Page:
Recommendations for advancing Alberta’s hydrogen strategySubmission to the Government of Alberta

Publication - Feb. 24, 2021 - By Chris Severson-Baker, Nina Lothian, Jan Gorski

On behalf of the Pembina Institute, Chris Severson-Baker, Nina Lothian and Jan Gorski submitted comments in February, 2021, to the Government of Alberta following a request for feedback that will inform the province’s Natural Gas Vision and Strategy, and hydrogen strategy.

Alberta is well-positioned to build out a low- and zero-carbon hydrogen economy, given plentiful wind and solar resources to generate electricity, low-cost natural gas production, and experience with carbon capture and storage. Hydrogen is not a one-size-fits-all solution for reducing carbon emissions. For Alberta to achieve the full decarbonization potential of hydrogen, the strategy shouldn’t be limited by its relation to the natural gas sector, but should be part of a broader climate plan that is aligned with Canada’s 2030 and 2050 emissions reduction goals. An integral part of this is a commitment to achieving net-zero emissions by 2050.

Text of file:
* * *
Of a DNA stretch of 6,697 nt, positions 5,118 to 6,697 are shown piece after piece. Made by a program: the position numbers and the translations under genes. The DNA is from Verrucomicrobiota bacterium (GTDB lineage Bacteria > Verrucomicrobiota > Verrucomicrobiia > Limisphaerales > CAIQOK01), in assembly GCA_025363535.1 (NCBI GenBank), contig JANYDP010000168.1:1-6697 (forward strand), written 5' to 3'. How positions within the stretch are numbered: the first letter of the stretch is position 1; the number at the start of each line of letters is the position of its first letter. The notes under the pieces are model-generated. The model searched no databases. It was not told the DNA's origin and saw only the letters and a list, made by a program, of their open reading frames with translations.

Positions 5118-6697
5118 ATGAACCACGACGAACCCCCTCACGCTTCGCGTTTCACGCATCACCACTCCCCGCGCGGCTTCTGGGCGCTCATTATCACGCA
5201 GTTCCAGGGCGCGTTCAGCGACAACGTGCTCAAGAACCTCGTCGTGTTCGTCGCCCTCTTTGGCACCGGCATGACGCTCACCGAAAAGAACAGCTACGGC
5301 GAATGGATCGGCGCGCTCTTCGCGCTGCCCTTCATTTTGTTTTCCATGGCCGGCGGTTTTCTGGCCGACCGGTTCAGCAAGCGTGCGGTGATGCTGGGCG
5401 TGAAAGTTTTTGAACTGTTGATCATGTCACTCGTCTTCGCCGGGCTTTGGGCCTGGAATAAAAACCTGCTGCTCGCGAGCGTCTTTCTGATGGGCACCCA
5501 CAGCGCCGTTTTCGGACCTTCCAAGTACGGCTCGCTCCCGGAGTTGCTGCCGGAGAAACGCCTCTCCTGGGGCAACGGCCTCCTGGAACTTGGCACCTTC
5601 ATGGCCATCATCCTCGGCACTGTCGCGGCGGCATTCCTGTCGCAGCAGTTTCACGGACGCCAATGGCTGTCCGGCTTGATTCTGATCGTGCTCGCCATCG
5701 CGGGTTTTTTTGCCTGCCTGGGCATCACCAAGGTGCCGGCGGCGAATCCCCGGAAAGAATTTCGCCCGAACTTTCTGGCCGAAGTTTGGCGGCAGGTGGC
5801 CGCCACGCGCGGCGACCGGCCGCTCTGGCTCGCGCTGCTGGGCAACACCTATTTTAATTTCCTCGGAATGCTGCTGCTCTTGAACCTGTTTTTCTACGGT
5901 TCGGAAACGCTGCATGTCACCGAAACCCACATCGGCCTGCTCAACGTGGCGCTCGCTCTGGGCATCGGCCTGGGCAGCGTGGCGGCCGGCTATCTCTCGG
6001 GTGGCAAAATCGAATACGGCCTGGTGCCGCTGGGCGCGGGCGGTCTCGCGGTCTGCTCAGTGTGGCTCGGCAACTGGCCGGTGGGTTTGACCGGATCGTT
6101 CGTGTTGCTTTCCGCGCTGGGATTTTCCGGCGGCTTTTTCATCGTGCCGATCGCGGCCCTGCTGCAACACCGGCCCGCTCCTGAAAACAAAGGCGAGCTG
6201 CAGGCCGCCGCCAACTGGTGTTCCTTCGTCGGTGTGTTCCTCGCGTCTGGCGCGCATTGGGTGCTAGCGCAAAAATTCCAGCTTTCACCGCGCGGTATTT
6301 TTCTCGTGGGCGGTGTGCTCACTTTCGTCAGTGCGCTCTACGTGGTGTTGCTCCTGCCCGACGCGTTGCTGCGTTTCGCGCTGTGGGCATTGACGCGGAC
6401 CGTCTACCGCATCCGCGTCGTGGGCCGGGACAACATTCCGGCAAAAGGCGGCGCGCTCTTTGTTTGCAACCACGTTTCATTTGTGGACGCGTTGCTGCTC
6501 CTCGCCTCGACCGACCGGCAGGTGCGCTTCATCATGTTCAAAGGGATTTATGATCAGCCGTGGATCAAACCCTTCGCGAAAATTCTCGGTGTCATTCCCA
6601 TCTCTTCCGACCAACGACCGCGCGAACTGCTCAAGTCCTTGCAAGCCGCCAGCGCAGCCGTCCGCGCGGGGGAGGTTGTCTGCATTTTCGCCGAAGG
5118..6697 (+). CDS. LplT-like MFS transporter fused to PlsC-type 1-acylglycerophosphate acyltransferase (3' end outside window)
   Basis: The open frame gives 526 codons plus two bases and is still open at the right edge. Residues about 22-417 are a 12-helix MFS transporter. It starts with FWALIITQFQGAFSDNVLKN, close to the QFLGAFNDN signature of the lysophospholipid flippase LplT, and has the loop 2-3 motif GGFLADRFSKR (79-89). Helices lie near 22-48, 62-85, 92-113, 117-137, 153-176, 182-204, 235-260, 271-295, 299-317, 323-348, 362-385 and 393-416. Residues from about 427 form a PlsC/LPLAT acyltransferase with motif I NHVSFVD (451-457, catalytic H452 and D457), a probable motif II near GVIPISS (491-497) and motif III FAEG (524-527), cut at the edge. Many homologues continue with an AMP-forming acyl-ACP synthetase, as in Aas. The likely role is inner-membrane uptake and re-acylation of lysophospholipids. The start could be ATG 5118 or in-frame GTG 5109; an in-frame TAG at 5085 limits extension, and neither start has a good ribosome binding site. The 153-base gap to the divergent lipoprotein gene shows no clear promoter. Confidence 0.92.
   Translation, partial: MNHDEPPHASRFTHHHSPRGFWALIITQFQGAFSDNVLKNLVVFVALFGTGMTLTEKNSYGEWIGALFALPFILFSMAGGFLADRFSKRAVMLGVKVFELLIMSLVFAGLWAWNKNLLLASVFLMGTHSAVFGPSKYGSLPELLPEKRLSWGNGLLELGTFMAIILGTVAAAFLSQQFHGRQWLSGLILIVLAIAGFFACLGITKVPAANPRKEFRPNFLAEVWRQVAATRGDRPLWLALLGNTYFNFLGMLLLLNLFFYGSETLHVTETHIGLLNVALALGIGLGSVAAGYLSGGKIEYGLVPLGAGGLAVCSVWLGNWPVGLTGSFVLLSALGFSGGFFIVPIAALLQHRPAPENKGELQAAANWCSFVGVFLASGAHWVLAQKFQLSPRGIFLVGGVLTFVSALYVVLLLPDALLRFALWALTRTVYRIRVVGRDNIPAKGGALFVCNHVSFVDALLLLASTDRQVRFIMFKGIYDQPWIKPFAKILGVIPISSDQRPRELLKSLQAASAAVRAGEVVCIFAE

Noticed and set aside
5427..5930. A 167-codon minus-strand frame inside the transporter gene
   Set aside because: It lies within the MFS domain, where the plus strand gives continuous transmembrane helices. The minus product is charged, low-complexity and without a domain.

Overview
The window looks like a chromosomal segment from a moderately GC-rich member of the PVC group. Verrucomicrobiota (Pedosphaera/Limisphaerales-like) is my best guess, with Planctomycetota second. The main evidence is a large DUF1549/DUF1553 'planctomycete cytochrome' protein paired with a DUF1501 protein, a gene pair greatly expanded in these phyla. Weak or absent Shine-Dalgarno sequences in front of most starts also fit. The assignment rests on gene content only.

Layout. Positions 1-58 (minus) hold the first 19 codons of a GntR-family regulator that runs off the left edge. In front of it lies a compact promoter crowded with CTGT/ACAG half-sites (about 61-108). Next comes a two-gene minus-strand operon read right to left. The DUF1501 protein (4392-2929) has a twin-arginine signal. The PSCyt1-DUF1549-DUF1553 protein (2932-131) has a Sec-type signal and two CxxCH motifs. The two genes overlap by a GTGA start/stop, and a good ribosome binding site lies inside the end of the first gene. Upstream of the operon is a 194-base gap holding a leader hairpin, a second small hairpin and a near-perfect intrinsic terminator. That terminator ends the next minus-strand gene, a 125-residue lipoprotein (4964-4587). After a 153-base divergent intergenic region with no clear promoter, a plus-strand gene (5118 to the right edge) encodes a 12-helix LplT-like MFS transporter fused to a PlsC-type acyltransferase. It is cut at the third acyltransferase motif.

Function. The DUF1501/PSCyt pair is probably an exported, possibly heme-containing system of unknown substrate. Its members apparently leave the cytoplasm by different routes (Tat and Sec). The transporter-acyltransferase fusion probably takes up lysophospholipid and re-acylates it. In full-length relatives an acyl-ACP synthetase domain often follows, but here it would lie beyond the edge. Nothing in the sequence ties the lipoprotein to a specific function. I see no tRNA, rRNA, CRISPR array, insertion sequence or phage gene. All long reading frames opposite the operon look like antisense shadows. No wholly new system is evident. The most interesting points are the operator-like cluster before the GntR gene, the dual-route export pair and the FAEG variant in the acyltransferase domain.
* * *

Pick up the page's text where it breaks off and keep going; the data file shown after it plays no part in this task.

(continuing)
The Pembina Institute sees low- and zero-carbon hydrogen as being able to play a role in decarbonizing Canada’s energy systems. For Alberta’s hydrogen to be competitive on a global scale, it will have to achieve the lowest carbon intensity possible. While hydrogen has potential applications in many sectors, its greatest value may lie in its potential to reduce carbon pollution from hard-to-decarbonize sectors and end uses, such as long-haul heavy-duty freight transportation, and high-heat industrial processes.

A robust low-carbon hydrogen strategy should, at a minimum, include comprehensive analysis that identifies the sectors that will most benefit from hydrogen deployment, introduce policies to encourage hydrogen production and use, and include an investment component that identifies funding of research and commercialization of new and cost-effective technologies and infrastructure.

As the federal government has recently released the Hydrogen strategy for Canada, and other provinces are in the midst of developing their own strategies, we encourage Alberta to work with its federal and provincial counterparts when developing and implementing the strategy.


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